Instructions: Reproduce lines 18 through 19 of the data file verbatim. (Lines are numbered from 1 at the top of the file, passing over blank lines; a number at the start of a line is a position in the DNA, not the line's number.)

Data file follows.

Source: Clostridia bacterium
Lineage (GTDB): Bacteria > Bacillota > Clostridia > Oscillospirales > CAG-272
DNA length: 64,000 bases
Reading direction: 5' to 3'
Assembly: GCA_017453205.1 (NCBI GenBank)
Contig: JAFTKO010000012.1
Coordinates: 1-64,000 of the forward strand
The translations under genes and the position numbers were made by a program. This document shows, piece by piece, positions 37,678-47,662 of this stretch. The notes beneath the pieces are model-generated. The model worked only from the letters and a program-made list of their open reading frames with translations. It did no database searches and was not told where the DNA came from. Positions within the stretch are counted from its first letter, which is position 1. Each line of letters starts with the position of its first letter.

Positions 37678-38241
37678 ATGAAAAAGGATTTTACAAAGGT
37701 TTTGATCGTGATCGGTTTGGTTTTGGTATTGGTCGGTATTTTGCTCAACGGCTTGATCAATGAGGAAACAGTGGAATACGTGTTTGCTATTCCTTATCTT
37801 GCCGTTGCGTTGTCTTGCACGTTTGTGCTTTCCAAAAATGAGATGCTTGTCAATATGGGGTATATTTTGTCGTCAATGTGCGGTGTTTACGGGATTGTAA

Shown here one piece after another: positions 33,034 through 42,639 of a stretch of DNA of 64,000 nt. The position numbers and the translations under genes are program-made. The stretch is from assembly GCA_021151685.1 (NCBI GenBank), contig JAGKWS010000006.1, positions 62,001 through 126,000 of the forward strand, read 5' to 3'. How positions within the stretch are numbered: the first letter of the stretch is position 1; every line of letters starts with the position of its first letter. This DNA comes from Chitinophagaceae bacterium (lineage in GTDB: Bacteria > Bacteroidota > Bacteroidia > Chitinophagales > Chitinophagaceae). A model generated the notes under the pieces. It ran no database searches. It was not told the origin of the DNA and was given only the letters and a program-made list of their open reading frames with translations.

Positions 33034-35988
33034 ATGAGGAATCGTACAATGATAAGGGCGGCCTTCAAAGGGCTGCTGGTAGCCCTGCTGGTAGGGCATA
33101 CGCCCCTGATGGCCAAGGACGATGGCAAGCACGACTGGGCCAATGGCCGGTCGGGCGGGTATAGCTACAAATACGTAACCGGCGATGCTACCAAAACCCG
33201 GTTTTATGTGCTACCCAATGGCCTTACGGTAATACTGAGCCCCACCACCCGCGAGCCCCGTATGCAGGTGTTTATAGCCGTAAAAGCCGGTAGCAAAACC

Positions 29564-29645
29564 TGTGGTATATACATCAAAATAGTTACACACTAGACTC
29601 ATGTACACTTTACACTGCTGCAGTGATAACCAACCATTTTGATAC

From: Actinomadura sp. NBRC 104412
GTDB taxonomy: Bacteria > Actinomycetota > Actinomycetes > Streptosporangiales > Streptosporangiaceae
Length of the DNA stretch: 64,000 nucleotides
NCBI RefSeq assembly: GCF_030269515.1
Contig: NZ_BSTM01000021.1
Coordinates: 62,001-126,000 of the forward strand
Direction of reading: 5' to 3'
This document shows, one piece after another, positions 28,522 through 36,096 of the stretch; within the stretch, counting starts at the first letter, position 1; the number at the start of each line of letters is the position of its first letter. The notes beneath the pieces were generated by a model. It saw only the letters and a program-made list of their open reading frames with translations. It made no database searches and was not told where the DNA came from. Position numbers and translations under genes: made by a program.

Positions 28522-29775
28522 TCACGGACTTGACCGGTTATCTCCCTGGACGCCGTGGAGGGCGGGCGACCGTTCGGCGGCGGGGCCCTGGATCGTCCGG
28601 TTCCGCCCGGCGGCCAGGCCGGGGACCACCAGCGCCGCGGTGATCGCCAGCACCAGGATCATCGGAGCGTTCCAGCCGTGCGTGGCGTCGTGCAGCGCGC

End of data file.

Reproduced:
Positions 29564-29645
29564 TGTGGTATATACATCAAAATAGTTACACACTAGACTC